Bacterial stress response, metabolic shut-down, signal transduction, gene regulatory networks

Background and Training

PhD: Dartmouth College

Postdoctoral training: Mount Holyoke College

Research Summary

Diverse bacterial species live all around us. Even with their seemingly simplistic genomes and cell structure, bacteria can adapt to an enormous range of environments and are often equipped to survive in extremely inhospitable places.  This is generally advantageous for the microorganism, but can have variable impacts on other species, including humans.

My research focuses on aspects of bacterial stress response. When faced with nutrient depletion or stress, some bacterial species transition from actively growing cells to dormant cells known as spores.  During sporulation, a bacterial cell divides asymmetrically resulting in two cells of different sizes that lie side-by-side.  The larger cell (mother cell) supports the development of the smaller cell (forespore), but ultimately dies. The forespore goes on to become a mature spore.  Mature spores are extremely resistant to environmental stressors and are believed to be able to survive for thousands of years in this dormant state. For this reason, spores are hard to eradicate and are often associated with difficult to treat infections, such as those caused by the pathogen Clostridium difficile.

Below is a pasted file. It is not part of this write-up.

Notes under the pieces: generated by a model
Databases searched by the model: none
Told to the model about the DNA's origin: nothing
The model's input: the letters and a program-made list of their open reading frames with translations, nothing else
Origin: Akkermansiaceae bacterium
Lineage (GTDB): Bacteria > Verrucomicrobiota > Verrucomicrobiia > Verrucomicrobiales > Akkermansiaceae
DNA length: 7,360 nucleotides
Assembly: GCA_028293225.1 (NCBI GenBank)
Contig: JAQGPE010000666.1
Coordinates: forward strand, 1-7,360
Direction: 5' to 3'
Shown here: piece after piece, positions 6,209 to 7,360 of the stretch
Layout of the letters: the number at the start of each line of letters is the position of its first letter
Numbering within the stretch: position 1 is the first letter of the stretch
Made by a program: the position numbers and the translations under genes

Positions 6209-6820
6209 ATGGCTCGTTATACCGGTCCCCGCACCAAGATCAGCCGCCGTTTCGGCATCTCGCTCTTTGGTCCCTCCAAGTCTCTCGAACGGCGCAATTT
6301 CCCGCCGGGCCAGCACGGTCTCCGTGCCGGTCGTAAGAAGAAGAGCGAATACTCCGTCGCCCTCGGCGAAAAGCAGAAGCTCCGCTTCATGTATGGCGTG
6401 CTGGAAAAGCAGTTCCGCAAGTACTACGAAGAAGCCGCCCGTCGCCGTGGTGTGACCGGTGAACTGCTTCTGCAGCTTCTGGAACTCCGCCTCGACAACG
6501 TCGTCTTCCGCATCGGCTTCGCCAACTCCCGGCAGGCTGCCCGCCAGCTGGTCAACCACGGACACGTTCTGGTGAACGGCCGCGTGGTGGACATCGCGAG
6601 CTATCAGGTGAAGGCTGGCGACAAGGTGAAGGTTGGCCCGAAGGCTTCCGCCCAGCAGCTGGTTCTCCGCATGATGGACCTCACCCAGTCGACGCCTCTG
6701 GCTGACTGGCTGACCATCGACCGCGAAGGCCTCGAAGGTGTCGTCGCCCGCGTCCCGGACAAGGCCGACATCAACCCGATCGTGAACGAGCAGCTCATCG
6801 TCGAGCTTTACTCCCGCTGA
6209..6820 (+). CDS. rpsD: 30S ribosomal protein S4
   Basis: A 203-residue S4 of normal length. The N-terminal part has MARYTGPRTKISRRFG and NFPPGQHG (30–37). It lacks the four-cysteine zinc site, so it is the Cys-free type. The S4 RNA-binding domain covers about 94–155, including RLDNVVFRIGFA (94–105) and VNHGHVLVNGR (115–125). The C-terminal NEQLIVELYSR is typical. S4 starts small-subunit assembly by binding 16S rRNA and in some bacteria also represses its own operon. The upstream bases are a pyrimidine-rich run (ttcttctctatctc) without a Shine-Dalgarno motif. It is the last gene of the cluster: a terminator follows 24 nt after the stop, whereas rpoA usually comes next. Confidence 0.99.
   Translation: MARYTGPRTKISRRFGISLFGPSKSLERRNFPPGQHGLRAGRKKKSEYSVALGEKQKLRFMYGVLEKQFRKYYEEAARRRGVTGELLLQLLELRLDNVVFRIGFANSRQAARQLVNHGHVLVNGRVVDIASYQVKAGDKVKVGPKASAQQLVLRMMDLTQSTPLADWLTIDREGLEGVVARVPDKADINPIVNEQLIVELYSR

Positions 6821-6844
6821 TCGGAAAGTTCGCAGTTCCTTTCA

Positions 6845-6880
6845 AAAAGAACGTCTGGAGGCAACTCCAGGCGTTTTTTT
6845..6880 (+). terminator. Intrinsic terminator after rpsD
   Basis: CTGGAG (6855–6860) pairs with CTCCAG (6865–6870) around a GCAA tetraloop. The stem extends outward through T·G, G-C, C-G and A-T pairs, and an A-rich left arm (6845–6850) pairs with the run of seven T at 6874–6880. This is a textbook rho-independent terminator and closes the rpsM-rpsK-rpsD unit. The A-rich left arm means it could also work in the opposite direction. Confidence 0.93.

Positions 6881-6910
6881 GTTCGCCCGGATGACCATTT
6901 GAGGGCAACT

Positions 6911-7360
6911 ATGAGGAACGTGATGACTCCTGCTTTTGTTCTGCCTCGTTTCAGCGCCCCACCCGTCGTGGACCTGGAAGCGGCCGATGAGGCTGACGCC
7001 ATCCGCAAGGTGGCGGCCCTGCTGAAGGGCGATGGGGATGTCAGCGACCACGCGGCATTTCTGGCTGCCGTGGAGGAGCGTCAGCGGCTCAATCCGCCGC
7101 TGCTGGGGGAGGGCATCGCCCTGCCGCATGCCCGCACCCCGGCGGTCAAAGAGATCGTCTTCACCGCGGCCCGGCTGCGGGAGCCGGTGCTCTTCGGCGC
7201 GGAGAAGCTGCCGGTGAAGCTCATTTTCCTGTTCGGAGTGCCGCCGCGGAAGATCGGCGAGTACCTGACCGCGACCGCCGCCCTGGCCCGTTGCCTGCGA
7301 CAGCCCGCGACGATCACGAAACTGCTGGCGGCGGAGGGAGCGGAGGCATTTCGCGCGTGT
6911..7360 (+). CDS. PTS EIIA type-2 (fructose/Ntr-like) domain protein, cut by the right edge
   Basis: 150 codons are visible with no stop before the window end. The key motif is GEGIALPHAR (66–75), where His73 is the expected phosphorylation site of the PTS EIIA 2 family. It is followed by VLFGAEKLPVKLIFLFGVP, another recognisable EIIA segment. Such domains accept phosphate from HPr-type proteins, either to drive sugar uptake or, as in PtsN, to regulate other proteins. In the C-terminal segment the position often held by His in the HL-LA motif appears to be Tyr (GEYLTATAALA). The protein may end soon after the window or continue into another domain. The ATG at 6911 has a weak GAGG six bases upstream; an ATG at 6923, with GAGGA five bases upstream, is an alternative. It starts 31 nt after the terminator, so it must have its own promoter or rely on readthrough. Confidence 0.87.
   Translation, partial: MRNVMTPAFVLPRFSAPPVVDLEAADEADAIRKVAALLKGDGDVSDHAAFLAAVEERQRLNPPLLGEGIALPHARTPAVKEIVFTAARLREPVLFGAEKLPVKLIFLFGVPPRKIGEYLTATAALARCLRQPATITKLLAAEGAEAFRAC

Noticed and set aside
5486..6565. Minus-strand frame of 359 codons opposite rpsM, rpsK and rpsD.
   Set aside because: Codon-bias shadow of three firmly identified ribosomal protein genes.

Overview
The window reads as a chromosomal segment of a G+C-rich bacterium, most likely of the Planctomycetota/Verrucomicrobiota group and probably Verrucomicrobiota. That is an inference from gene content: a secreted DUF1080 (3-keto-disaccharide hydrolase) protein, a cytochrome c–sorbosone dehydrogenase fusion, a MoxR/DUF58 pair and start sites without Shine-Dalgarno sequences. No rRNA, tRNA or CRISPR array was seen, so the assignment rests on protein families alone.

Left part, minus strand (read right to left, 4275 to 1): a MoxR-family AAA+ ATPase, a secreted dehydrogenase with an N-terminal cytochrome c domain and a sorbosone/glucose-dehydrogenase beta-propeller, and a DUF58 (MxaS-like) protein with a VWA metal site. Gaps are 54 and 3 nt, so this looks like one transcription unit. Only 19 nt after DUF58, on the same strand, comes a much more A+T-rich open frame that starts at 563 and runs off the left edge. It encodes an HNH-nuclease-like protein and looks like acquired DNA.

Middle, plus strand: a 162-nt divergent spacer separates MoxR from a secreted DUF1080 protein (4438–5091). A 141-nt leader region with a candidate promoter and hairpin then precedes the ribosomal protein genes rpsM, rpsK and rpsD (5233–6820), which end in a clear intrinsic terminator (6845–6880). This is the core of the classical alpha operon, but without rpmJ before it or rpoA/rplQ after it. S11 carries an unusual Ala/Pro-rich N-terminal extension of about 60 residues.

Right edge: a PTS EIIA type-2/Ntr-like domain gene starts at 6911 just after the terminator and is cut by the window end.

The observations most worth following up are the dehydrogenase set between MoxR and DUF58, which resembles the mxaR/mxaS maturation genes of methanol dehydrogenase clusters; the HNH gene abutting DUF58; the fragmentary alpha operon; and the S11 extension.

Bacillus subtilis has been studied for decades as a model organism for spore formation, yet the mechanism by which essential metabolic functions in the developing forespore are powered has not been fully elucidated. One model is that the mother cell “feeds” the forespore through a channel apparatus, which forms between the mother cell and the forespore during development (Camp et al. 2009, Doan et al. 2009). My work focuses on understanding how the metabolic shift in the forespore is coordinated, and how it is influenced by the channel. I use a variety of genetic, transcriptomic, and biochemical analyses to map out specific changes in the forespore metabolic profile during sporulation.  I also use the sporulation genetic program as a model to understand how bacteria fine-tune genetic regulation at transcriptional and translational levels.


  • Mearls, E.B., J Jackter, J. Colquhoun, V. Farmer, A. Matthews, L. Murphy, C. Fenton, and A.H. Camp. Transcription and translation of the sigG gene is tuned for proper execution of the switch from early to late gene expression in the developing Bacillus subtilis spore. PLoS Genet. 2018 Apr; 14(4): e1007350.
  • Flanagan K.A., J. Comber, E.B. Mearls, C. Fenton, A.F. Wang Erickson, R. Losick, and A.H. Camp: A Membrane-Embedded Amino Acid Couples the SpoIIQ Channel Protein to Anti-Sigma Factor Transcriptional Repression during Bacillus subtilis Sporulation. J. Bacteriol. 2016 Apr;14;198(9):1451-63
  • Mearls E.B., D.R. Olson, C.D. Herring, and L.R. Lynd: Development of a regulatable plasmid based gene expression system for Clostridium thermocellum. Appl. Microbiol. Biotechnol. 2015 Sep; 18:7589-99
  • Mearls E.B., L.R. Lynd.: The identification of four histidine kinases that influence sporulation in Clostridium thermocellum. Anaerobe. 2014 Jun; 28:109-119
  • Mearls E.B., J.A. Izquierdo, L.R. Lynd: Formation and characterization of non-growth states in Clostridium thermocellum: spores and L-forms. BMC Microbiology 2012 Jun; 12:180.